[Marxism] Living Foul: Down Goes Isiah and the Knicks

Walter Lippmann walterlx at earthlink.net
Thu Oct 4 08:41:54 MDT 2007

(Though most of the bad news we hear coming out of professional sports,
from Barry Bonds to Micheal Vick is heavily tinged with racism, it's
certainly not all race- or racism-related. Dave Zirin shows us today
how much it can still be said that this is not only a racist society,
but a misogynistic one as well.

This article can be found on the web at

Living Foul: Down Goes Isiah and the Knicks
by Dave Zirin

The New York Knicks can't even spiral down to sporting hell
correctly. Unable even to operate effectively as a clich?, they have
regressed from farce to tragedy. The farce is a storied franchise
suffering years of futility despite having the highest payroll in the
history of organized basketball.

The farce is that James Dolan, the pampered son of privilege who, as
owner of Madison Square Garden, has given contract extensions to
coach and team president Isiah Thomas despite Thomas's miserable
record. The tragedy is what's been going on behind the scenes at
Madison Square Garden: Thomas and the franchise are now forever
stained as sexual harassers.

Former team Vice President Anucha Browne Sanders walked out of a New
York City courtroom Tuesday with $11.6 million in punitive damages
after a trial that made you want to delouse in its aftermath. The
jury determined that Thomas created an workplace so toxic--including
professing his undying love for the married mother of three, and
calling her a "f---ing bitch" and a "ho" that Sanders simply couldn't
do her job. Dolan was then judged to have fired Sanders for having
the temerity to complain. In the process, the Knicks were shown to
have run their club like a frat house of sexually fixated
adolescents. It's been Woodstock for the tabloids as headlines like
"Isiah's A 'Bitch' To Work For" have graced their front pages.

You might expect Thomas and Dolan to show a measure of contrition
after such a public flaying. But in the aftermath of the verdict
Thomas said, "I want to say it as loud as I possibly can: I am
innocent. I am very innocent. I did not do the things that she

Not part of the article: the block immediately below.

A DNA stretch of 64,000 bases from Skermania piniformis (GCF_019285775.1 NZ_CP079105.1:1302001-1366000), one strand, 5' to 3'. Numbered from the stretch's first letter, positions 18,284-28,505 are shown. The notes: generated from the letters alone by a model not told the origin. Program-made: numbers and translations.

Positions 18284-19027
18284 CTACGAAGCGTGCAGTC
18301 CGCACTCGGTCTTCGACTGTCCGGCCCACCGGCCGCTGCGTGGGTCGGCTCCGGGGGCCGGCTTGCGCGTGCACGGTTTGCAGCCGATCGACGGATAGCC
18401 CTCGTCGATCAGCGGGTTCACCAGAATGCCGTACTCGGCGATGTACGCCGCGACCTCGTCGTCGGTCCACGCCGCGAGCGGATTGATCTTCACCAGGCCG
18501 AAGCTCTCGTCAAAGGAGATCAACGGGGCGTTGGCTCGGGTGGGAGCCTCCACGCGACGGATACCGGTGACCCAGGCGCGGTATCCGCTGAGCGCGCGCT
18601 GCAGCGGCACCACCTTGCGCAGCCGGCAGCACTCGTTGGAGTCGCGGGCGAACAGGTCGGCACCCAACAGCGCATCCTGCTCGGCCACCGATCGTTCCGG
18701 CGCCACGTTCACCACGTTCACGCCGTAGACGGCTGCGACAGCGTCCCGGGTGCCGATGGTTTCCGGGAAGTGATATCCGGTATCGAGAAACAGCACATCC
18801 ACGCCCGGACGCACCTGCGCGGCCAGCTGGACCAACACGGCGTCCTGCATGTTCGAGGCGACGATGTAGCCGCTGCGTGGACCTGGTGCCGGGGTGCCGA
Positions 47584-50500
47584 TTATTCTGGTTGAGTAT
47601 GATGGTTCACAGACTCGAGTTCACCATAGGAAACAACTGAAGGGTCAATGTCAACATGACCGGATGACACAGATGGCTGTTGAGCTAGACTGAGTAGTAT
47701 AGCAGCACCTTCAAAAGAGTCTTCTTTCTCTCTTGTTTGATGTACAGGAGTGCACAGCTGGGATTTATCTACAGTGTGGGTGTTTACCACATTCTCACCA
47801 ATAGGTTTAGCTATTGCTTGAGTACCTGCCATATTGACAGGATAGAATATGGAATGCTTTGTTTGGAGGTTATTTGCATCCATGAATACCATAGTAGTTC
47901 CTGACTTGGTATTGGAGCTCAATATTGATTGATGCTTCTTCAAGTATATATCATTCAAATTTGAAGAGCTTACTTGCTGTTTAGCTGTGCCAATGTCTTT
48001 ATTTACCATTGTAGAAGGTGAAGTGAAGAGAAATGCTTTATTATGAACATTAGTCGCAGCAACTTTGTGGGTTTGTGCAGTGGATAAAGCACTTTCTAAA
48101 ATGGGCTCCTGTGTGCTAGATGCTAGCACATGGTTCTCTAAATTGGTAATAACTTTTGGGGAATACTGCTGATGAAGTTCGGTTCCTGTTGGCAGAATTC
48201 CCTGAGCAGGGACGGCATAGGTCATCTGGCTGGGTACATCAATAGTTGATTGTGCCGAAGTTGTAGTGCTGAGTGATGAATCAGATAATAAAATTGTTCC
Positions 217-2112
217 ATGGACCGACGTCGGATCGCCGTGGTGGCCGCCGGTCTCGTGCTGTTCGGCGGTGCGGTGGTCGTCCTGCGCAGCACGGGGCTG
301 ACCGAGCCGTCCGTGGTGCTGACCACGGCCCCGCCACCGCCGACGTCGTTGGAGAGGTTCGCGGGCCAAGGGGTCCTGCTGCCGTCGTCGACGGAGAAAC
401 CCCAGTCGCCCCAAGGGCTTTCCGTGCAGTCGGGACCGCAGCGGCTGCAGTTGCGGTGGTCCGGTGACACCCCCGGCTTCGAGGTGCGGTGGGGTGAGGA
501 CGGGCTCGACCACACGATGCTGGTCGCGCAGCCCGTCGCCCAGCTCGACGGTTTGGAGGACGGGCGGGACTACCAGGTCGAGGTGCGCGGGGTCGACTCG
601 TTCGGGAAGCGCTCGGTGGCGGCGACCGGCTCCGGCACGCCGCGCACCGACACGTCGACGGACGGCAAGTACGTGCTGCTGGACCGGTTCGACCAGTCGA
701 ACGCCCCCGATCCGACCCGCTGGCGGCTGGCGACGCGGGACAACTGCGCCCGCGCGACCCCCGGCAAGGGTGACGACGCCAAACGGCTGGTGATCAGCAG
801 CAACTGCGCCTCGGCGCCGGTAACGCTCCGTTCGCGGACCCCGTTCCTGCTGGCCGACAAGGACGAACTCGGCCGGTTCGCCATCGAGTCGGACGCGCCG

accused me in the courtroom of doing. I am extremely disappointed
that the jury did not see the facts in this case." He also said, "I
remain confident in the man that I am and what I stand for, and the
family that I have."

Thomas wasn't nearly so eloquent in his trial testimony where he said
to much fanfare, "A white male calling a black female a bitch is
highly offensive. That would have violated my code of conduct." But
as for a black man calling a black female "bitch," tHe NBA Hall of
Famer said it would bother him, "Not as much. I'm sorry to say, I do
make a distinction." (Actual New York Post headline: "The Twisted
Racial Logic Of A Knicko Sicko.")

Dolan wasn't much better. In videotaped testimony, after much
hedging, Dolan finally acknowledged it was inappropriate for anyone
to call a woman a "black bitch." Then he said with a shrug, "It is
also not appropriate to murder anyone. I don't know that that
happened, either."

The endless drama has caused many to make the entire case an issue
about gender relations in the black community. Harvard sociologist
Orlando Patterson wrote an op-ed in the New York Times that linked
the Thomas/Sanders lawsuit to something symptomatic with a "social
calamity" in the black community defined by the "central role of
unstable relations among the sexes and within poor families."

But the Thomas lawsuit is not an issue of social pathology. It's also
not an issue of poverty. This is an issue little discussed in our
Girls Gone Wild culture: It's the sexism, stupid. It's men in
positions of power creating an atmosphere for women that should be
deemed entirely unacceptable: It's millionaires and billionaires
behaving badly.

>From the beginning, Dolan and Thomas attempted to paint Sanders as an
incompetent, and her lawsuit a craven grab for money. This didn't
quite explain why they had promoted her to vice president and given
her hefty bonuses on top of her $260,000 salary.

It also didn't explain why Sanders, the highest-ranking
African-American woman in the world of sports, would risk her
position and promise of future millions on a lawsuit which will most
likely result in her never finding hire in the league again.

It didn't explain why Sanders, at the age of 44, would walk away from
a job that on the surface, at least, was an absolute dream. At
Northwestern University, Anucha Browne, as she was then known, was a
basketball superstar. A three-time all Big Ten selection and two-time
conference player of the year, she still holds the conference records
in points and rebounds. A school publication described her this way:
"pound for pound, one of the most accomplished athletes in the
school's history."

She was charting new ground for all women in the upper management
strata of sports. Now those days are done. But Sanders may have done
more good by raising awareness that sports is no longer a club for
men. By calling Thomas and Dolan to account for their actions, she
may help ensure millions of young girls can grow up with every
expectation that they can shape the future of the games they love.

[Dave Zirin is the author of the new book "Welcome to the
Terrordome:" with an intro by Chuck D (Haymarket). You can receive
his column Edge of Sports, every week by going to
http://zirin.com/edgeofsports/?p=subscribe&id=1. Contact him at
edgeofsports at gmail.com]

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